Hog Wild BBQ

Article Contributed by
Cortney Linnecke

Dean Wells, owner and pit boss at Hog Wild BBQ.

A Jolly Roger may fly on the sign outside 140 W. Fairmount Ave. – the site of Lakewood’s newest restaurant, Hog Wild BBQ – but don’t be alarmed. Owner Dean Wells assures that they come in peace.

Like other aspects of Hog Wild, this Jolly Roger logo demonstrates the attention to detail that has gone into crafting the restaurant. The skull and crossbones, Wells said, is a way to pay homage to the forefathers of barbecue cuisine: pirates. And it isn’t the only clue that Wells has done his homework: the menu itself, featuring everything from brisket to ribs to oysters, is a nod to diverse barbecue styles from many cities across the southern United States. The full menu will be available this weekend at the restaurant’s grand opening, which runs Friday 5 to 10 p.m., Saturday 11 a.m. to 10 p.m., and Sunday 11 a.m. to 9 p.m.

“Southern barbecue is a really old school cooking method,” Wells said. “Legend has it you can trace it all the way back to the island of Tortuga in the Caribbean. There was nothing for the natives to do on that island, but there were wild pigs, so they would catch them and slow-roast them over a fire. The technique was called barbacoa… Trading ships would stop by the island, and after a while these natives got the idea that they should just take these trade boats. So they did. And so, the original barbecuers were pirates.”

“Grandpa” Dave Wargo, a part of the Hog Wild BBQ team, grills some barbecue chicken.

In the kitchen these days, Wells maintains that his barbecue technique hasn’t changed much from the pirates’ methods of yesteryear. He cooks meat low and slow over a hickory and oak fire, until the meat is falling off the bone. And when Wells says slow, he means slow: the pork takes 15 hours to roast, the brisket 14, and the ribs five or six hours. None of the meat is cooked at a temperature higher than 250 degrees Fahrenheit. After that, the dish is plated with homemade sauces and sides – maybe smoked shrimp, hush puppies, or pit baked beans – and the order’s up.

“The menu is a real gumbo of things,” Wells said. “We do our ribs Memphis-style, our brisket Texas-style, our pulled pork Carolina-style. We can do that, because we’re up north and this isn’t a traditional barbecue region. So we can kind of pick and choose what we want to do without anyone getting offended. We get to take the best of all the worlds.”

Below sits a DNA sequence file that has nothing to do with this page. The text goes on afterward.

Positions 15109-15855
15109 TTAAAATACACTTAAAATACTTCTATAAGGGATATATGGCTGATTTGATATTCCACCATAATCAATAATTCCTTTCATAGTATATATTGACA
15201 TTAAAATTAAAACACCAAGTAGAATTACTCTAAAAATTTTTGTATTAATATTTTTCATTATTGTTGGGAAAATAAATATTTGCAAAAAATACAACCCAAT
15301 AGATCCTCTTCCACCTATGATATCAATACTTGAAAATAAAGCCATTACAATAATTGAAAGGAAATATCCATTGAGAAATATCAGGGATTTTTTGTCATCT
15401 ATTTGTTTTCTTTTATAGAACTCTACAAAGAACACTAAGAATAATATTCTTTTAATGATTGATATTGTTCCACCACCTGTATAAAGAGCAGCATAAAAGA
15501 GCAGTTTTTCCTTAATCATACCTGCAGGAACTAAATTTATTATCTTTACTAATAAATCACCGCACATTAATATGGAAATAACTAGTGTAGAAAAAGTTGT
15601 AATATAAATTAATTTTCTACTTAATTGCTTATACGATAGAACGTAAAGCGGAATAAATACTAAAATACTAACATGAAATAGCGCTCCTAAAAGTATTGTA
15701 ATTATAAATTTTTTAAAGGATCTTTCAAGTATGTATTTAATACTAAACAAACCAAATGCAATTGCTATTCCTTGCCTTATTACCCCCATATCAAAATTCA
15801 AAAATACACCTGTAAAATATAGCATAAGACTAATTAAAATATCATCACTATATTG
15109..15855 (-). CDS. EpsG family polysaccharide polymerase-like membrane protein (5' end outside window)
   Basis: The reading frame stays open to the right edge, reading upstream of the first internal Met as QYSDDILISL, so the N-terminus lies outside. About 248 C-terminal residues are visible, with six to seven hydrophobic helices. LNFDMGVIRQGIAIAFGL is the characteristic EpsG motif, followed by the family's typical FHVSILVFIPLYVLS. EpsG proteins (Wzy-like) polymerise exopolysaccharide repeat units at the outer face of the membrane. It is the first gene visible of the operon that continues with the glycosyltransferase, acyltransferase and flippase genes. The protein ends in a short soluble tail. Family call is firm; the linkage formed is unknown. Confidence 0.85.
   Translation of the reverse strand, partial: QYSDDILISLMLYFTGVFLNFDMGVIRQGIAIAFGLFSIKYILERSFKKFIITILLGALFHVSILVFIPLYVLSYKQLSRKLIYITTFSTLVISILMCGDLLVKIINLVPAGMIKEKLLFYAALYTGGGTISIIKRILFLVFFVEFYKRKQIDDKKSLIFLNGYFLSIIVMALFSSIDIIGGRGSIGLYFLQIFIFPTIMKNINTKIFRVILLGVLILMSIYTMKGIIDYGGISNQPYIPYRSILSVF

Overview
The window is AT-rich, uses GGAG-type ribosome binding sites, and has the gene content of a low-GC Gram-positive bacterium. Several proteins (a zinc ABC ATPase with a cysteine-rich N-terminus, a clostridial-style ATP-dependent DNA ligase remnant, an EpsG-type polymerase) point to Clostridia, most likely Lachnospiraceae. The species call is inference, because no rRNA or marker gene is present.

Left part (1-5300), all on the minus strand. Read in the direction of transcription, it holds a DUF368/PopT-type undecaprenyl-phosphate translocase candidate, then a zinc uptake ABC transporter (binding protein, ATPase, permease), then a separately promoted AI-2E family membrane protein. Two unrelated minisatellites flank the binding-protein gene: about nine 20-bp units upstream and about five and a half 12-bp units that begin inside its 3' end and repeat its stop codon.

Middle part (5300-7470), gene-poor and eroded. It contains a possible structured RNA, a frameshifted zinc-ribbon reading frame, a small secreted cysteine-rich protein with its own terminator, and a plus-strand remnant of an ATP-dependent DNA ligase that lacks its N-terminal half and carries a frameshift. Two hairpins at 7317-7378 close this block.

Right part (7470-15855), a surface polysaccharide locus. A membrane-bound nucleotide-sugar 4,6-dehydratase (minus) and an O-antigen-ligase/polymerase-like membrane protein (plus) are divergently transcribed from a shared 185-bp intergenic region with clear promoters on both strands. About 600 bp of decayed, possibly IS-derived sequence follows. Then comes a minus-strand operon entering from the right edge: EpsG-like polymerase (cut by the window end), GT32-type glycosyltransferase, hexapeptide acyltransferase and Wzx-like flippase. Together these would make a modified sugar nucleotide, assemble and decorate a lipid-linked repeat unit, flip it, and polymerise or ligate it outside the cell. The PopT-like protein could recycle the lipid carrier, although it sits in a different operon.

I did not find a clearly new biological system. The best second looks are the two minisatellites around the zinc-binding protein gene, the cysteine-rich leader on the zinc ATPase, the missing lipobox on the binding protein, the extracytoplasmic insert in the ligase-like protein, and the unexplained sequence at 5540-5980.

Wells knows what he’s talking about, because he’s tasted all of those different barbecue worlds. Although he went to college for journalism and worked as a writer for nearly 15 years, Wells said he was never far from the kitchen. After spending a few years south of the Mason-Dixon line, he got his first taste of barbecue and never looked back. He would return home to Warren, PA to open a barbecue catering business and eventually begin establishing restaurants.

“Writing and cooking are my two loves, but I lived down in Maryland for a couple of years and I started getting really into barbecue,” Wells said. “I was watching the shows on Food Network and the Travel Channel, and then I started reading and taking trips. I started doing it at home. I had a lot of success with it, so then I kind of introduced it into a catering business. It took off from there.”

The catering branch of Hog Wild BBQ was officially launched in 2005, and before long, Wells and his motley crew of barbecue cooks – friends and colleagues he found along the way – were catering for groups as big as 1,600 and 3,500 people. In the summers, they competed in the professional rib cook-off circuit, amassing an impressive 18 national awards for their southern barbecue style. In 2014, Wells decided to open a seasonal restaurant in Warren, PA, a barbecue joint that runs from March through October. The establishment was such a success that Wells made the decision to open a second, year-round location in Lakewood. Already, he’s looking to the future and the possibility to expand his brand even further.

“The community here has been incredibly supportive,” Wells said. “The village of Lakewood was amazing to work with, their officials were nothing but supportive. They made this process really easy and this restaurant was up and running in three months… I don’t ever want to be a chain restaurant, but by the time I’m done, I would like five or six of these [barbecue restaurants].”

Reservations for this weekend’s grand opening of Hog Wild BBQ in Lakewood are highly recommended. They can be made by calling the Lakewood location at (716) 526-1281 or the Warren location at (814) 688-3461. For more information or to view Hog Wild’s menu, visit the restaurant’s website at WellsHogWildBBQ.com or its Facebook page, @HogWildNorth.

To read more articles featuring local businesses around the area, please visit www.jamestowngazette.com.